Central East LHIN Self-Management Program Hosts Conference for Health Care Providers
Health care providers received a valuable opportunity to learn and apply best practices regarding engaging patients with chronic illness to adopt healthy behaviors, at a one-day conference recently hosted by the Central East LHIN Self-Management Program in November.
Titled, “Understanding the Patient Experience: The Key to Promoting Healthy Behaviour Change,” the conference attracted participants from hospitals across the Central East region as well as community organizations and the Central East CCAC.
“Increasingly, health care is faced with the challenge of understanding and managing chronic diseases with an aging population, complex care needs, and limited resources. Addressing this problem is critical to our sustainable health care system,” said Central East CCAC CEO Don Ford, a comment supported by Central East LHIN CEO Deborah Hammons. The Central East LHIN Self-Management Program operates out of the Central East CCAC’s Scarborough branch.
The day’s program focused on how health care professionals can communicate with their patients in meaningful ways, in order to understand the patient experience and support individualized care plans that will meet that person’s individual needs. “Health care providers are crucial in ensuring that patients have the resources, skills and confidence to meet their health goals. Engaging patients produces far better outcomes then simply providing them with information and treatment instructions,” said Natasha Beckles, Coordinator for Professional Education for the CE LHIN Self-Management Program.
The conference’s morning session included a patient key note speaker and a “patient experience” exercise where nine community members living with chronic disease shared their experience with conference attendees. “We can learn so much from our patients,” commented Don Ford.
Harlon Davey, the patient keynote speaker remarked, “Patient-Centred Care also includes understanding the individual, and building trust between the patient and their caregivers. From my experience at this event, Central East LHIN is in a league of its own in this area.”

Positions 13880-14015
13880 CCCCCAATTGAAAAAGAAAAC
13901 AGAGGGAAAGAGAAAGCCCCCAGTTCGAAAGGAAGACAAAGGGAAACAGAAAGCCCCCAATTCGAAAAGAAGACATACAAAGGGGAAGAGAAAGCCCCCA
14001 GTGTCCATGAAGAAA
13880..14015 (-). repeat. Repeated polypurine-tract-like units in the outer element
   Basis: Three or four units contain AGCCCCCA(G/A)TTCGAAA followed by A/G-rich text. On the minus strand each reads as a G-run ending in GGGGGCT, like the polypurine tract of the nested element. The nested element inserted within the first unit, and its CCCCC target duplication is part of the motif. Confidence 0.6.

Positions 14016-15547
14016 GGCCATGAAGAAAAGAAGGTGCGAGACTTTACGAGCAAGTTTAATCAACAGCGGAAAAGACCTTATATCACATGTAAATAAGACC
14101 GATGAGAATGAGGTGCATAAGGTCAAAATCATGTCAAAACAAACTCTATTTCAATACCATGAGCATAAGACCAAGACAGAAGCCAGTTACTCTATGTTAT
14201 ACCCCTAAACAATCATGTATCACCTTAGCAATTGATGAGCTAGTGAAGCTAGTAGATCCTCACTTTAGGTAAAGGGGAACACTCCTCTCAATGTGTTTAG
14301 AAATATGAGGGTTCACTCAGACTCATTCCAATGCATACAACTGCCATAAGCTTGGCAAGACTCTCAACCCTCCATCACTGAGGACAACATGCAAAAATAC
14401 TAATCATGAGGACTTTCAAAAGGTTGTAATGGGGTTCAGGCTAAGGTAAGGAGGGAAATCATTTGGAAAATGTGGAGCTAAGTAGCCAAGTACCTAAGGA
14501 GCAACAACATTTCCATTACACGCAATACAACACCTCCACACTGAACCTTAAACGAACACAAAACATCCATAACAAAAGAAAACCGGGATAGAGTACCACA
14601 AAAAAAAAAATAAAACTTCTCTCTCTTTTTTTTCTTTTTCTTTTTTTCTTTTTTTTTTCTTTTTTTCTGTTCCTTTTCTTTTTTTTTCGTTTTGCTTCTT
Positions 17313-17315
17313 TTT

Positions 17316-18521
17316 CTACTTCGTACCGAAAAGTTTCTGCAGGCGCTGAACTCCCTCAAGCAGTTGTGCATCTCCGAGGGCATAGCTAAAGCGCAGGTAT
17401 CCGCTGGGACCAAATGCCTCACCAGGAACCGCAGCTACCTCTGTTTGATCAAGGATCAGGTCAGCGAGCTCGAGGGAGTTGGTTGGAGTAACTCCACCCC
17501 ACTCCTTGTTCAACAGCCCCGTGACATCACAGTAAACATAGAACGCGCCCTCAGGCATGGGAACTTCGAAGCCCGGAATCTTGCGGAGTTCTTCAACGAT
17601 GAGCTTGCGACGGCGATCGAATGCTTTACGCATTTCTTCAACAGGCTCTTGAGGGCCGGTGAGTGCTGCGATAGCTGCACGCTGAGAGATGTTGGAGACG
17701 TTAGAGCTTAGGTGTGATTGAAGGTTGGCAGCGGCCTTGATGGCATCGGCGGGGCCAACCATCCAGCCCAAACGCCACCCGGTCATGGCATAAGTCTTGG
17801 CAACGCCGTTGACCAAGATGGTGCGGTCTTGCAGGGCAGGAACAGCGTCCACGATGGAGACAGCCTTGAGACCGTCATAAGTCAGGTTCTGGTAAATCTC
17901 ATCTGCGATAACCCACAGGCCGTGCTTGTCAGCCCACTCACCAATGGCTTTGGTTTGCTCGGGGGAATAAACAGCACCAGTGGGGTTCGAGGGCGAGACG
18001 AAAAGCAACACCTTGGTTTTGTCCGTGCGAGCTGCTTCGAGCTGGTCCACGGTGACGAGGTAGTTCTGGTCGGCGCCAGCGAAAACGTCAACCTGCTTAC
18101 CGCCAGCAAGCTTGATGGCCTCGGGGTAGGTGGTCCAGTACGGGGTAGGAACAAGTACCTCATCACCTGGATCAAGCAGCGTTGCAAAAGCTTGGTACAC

Michele Nanchoff, psychologist and Institute for Healthcare Communication Regional Consultant gave a compelling talk about “Clinician-Patient Communication” stressing the importance of building healthy and strong relationships with patients. She shared evidence-based research supporting the importance of effective communication.
Some Central East LHIN Self-Management Program partners including The Scarborough Hospital, Lakeridge Health and the Diabetes Regional Coordination Centre, spoke about the strategies that they have pursued in order to engage the patients with chronic conditions. In the afternoon close to 70 people participated in small group interactive coaching circles to learn specific skills that will help them engage patients.
The conference was held as part of the Ontario Diabetes Strategy Self-Management Project which has provided funding to 14 LHIN regions to deliver self-management support training to health care providers. Self-management support involves “a range of organizational, community and provider strategies to support the active participation of individuals in achieving their best health and wellness.” (Ontario Diabetes Strategy Self-Management Working Group, 2010)
The Central East LHIN Self-Management Program partners with numerous health care organizations in the LHIN to deliver free self-management workshops to patients with chronic conditions (“Living a Healthy Life” workshops) and links patients with chronic conditions to ongoing supports after the workshops. To date over 3,050 local residents have completed the six-week program and 178 have been certified to lead future workshops. The workshops are offered in English, Tamil, Cantonese and Mandarin.
In addition, over 400 health care providers have attended some of the 34 workshops that have been held for physicians, nurses and other front-line staff. These health care provider workshops called “Choices & Changes: Clinician Influence, Patient Action” have resulted in 33 individuals forming a faculty of “Choices & Changes” facilitators in the Central East LHIN to support ongoing education.
Clinicians who have taken the “Choices & Changes” workshops also are encouraged to participate in ongoing self-management education offered by the program such as this recent conference.
Equipping health care providers with the tools and skills they need to provide self-management support is just one aspect of the Central East LHIN Self-Management Program. Margery Konan, Senior Manager of the Central East LHIN Self-Management Program spoke about the program’s vision: “to empower people living with chronic conditions to achieve their optimal well‐being. This involves introducing and integrating self-management approaches into the health care system at all levels and into community settings.”
For more information about the Central East LHIN Self-Management Program, please go to www.healthylifeworkshop.ca or call 1 866 971 5545.